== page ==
Tips for an Interim Pastor


The interim pastorate is a tough gig. I’ve done it twice, once for four months and once for three. Both times it felt similar: you have the role of pastor, but you don’t really have the authority. It’s an in-between zone, almost like a baby-sitter who steps in for the parents but ain’t the real thing.

So if you’re one of the five people who will read this article because you find yourself in this situation, here are five tips on approaching an interim pastorate:

1. Don’t change anything. Before my first interim pastorate, Mark Dever gave me this one word of advice: “Jonathan, let me give you this one word of advice: don’t change anything! You’re not marrying the church; you’re just there to help it get to the next guy.”

That means you don’t lead them from one leadership structure to another. You don’t initiate new strategies or vision plans. And you don’t try to change the church into what you think it should be.

Sometimes university boards hire an interim president to do the dirty work so that the next president doesn’t have to. But a church should work differently. Whoever thinks such dirty work needs to be done (the elders?) should have the courage to do it themselves. Leadership in a church, of all places, should be transparent and honest. There shouldn’t be a “power behind the power.”

I cannot say you must never make such changes, but generally speaking you should use whatever time God gives you positively to set an example in the following two ways:

2. Preach the Bible expositionally. The most important think you can do as an interim pastor is preach expositional sermons. It might be tempting to preach a topical series on something you think the church might need to hear, like “How To Find a Good Pastor” or “What Is a Healthy Church?” But in most cases it’s better to exemplify what they should be looking for in a pastor—an expositional preacher. Don’t just tell them, show them.

In my first interim pastorate, I spent four months walking the congregation through the Gospel of Mark. The elders told me the church had never gone straight through a book of the Bible like that before. Gratefully, the church called an expositional preacher shortly after my departure. I’d like think that, by God’s grace, I helped prepare the way for that man.

3. Love the people. I don’t need to explain this, right? This is what you’re called to do simply as a Christian. But here are two reasons why it’s especially important to do this as an interim pastor. First, it will help offset any disgruntlement they may feel about expositional preaching if it’s their first exposure to such preaching.

Second, it will earn their trust and open opportunities for you to advise them on what to look for in the future. They’ll see that you really care for them, and not just your ideas, and begin to ask for your counsel.

4. Don’t feel compelled to do everything they ask you to do. I advised you not to make changes, but there may some things the church asks you to do which you believe are unwise. For instance, I was once asked to do altar calls because the church had always had altar calls. I explained that I preferred not to, and gave my reasons.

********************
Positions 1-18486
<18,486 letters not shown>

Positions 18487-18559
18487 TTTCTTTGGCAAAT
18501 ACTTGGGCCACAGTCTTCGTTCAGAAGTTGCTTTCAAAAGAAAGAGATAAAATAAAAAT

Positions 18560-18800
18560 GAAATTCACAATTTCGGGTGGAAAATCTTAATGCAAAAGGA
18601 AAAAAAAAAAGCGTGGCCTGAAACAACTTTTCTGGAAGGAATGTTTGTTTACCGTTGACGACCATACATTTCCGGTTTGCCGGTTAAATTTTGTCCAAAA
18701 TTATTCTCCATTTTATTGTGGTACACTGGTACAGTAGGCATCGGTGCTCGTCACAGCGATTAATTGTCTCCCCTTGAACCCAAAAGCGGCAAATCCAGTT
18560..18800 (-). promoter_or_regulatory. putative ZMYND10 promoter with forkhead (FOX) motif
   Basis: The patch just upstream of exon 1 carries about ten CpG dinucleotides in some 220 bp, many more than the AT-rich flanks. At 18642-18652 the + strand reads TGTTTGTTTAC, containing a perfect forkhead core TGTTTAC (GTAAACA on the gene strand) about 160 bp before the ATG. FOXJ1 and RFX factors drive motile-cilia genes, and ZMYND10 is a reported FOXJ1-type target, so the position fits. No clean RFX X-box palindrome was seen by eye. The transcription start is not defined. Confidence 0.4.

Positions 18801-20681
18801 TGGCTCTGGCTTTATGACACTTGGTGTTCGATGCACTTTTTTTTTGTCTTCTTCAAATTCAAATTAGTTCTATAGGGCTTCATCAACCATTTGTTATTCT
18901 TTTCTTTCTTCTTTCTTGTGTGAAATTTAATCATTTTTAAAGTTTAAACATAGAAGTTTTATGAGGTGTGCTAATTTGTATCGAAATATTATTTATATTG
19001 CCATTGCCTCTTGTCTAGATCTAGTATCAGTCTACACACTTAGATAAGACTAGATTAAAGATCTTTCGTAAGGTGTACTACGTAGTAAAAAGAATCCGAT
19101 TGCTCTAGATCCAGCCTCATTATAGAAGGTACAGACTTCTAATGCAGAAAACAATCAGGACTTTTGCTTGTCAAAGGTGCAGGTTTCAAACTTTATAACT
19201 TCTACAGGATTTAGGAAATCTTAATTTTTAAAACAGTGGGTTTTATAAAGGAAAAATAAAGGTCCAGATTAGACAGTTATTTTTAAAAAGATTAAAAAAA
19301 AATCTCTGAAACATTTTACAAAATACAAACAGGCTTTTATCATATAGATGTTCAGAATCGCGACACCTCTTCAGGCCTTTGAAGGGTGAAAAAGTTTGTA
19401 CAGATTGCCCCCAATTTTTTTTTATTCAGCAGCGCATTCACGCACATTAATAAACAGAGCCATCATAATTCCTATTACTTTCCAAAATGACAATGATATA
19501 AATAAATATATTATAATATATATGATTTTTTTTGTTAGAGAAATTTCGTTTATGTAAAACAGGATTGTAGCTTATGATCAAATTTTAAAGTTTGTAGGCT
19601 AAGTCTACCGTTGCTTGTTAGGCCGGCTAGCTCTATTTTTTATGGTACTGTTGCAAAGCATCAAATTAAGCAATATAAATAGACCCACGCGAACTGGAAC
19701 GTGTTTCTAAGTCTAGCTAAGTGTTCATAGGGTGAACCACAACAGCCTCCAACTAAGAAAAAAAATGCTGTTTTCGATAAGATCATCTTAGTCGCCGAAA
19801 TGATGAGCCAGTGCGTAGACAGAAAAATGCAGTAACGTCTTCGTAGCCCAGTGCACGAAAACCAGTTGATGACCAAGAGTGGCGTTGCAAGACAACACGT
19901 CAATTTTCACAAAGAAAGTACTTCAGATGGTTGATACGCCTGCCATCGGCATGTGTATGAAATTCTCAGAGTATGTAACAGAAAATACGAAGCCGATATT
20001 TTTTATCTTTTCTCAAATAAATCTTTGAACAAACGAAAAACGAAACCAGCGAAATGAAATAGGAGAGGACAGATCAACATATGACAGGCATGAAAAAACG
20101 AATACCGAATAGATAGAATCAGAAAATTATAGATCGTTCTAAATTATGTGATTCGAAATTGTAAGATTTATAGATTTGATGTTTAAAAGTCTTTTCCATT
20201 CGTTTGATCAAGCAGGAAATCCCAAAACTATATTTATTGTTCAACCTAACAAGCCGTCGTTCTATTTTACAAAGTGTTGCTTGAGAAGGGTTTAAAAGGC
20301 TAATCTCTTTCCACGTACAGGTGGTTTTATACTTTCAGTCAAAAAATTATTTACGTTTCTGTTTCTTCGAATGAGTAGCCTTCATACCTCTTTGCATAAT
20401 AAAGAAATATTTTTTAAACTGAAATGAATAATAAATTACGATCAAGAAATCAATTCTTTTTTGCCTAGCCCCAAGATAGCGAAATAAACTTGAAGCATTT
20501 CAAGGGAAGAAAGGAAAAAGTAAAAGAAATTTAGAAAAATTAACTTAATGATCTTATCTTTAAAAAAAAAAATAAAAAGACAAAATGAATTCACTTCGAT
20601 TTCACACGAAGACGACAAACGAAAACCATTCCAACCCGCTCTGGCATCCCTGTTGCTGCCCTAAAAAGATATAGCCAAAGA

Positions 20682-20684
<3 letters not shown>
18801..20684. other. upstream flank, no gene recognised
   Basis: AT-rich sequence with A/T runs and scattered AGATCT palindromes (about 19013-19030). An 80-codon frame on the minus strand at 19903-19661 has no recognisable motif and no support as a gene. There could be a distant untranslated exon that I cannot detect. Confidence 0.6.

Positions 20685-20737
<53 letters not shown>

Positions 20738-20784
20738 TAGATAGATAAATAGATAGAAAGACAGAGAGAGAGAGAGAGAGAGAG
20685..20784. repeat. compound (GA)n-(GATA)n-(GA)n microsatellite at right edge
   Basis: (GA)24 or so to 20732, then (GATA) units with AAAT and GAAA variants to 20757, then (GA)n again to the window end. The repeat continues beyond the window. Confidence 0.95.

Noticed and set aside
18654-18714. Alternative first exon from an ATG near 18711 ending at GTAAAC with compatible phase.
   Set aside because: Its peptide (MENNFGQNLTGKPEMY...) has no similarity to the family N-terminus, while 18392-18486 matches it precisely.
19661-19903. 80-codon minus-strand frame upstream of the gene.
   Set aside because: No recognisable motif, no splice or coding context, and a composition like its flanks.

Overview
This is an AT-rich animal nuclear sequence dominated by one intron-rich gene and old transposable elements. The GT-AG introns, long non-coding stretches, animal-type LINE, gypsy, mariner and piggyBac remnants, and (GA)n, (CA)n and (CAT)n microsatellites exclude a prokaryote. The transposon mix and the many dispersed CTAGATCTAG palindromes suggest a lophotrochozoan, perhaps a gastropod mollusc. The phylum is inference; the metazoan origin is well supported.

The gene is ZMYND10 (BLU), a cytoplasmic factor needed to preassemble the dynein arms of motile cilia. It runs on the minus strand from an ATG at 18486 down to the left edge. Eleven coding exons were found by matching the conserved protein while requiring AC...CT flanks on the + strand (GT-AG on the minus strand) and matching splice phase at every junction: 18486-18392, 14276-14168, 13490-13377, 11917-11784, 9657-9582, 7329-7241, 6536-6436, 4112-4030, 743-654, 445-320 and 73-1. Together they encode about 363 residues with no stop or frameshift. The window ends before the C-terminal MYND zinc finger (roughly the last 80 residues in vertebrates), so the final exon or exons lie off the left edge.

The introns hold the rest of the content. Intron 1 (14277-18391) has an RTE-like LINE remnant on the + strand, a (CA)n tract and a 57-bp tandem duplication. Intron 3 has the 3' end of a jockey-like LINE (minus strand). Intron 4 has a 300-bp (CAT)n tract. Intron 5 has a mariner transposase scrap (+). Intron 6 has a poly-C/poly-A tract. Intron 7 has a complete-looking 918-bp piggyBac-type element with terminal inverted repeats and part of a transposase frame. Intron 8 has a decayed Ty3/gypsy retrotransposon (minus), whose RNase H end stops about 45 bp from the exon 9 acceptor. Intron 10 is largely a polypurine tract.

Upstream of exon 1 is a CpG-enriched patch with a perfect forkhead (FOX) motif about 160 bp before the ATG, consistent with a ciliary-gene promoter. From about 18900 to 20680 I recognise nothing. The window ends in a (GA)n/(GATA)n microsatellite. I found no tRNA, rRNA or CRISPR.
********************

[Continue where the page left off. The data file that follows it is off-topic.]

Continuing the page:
Now, hopefully I did this in a gracious way and, honestly, if they had been more adamant, I might have deferred . . . I’m not sure. But since they were not adamant, and since I figured I was helping the next guy have the freedom not to do altar calls, I didn’t do them. I did, however, look for ways to be even more vocal and explicit about inviting people to repentance and faith throughout the sermon.

5. Maybe do just a little discipling dirty work. Okay, so I said churches shouldn’t follow the university model of hiring an interim to do the dirty work. There I was talking about big changes, like firing a staff. But as an interim pastor you have a unique opportunity to speak an occasional hard word in the context of personal relationships.

I often found that church leaders spoke more freely with me because they knew I was leaving in a couple of months. For instance, one lay leader expressed his concern to me over lunch that the former pastor had asked for a lunch budget. That was an opportunity for me to shepherd this lay-leader in prioritizing discipleship as part of the church’s ministry, and encourage him to enable the next pastor to pursue this kind of discipleship.

So after you have begun building relationships, and after you have earned some trust, and after an opportunity presents itself, then look for quieter ways to serve your successor by speaking the difficult word.

But if you forget all this, just remember these two things: preach the Word and love the people.

Jonathan Leeman

Jonathan (@JonathanLeeman) edits the 9Marks series of books as well as the 9Marks Journal. He is also the author of several books on the church. Since his call to ministry, Jonathan has earned a master of divinity from Southern Seminary and a Ph.D. in Ecclesiology from the University of Wales. He lives with his wife and four daughters in Cheverly, Maryland, where he is an elder at Cheverly Baptist Church.

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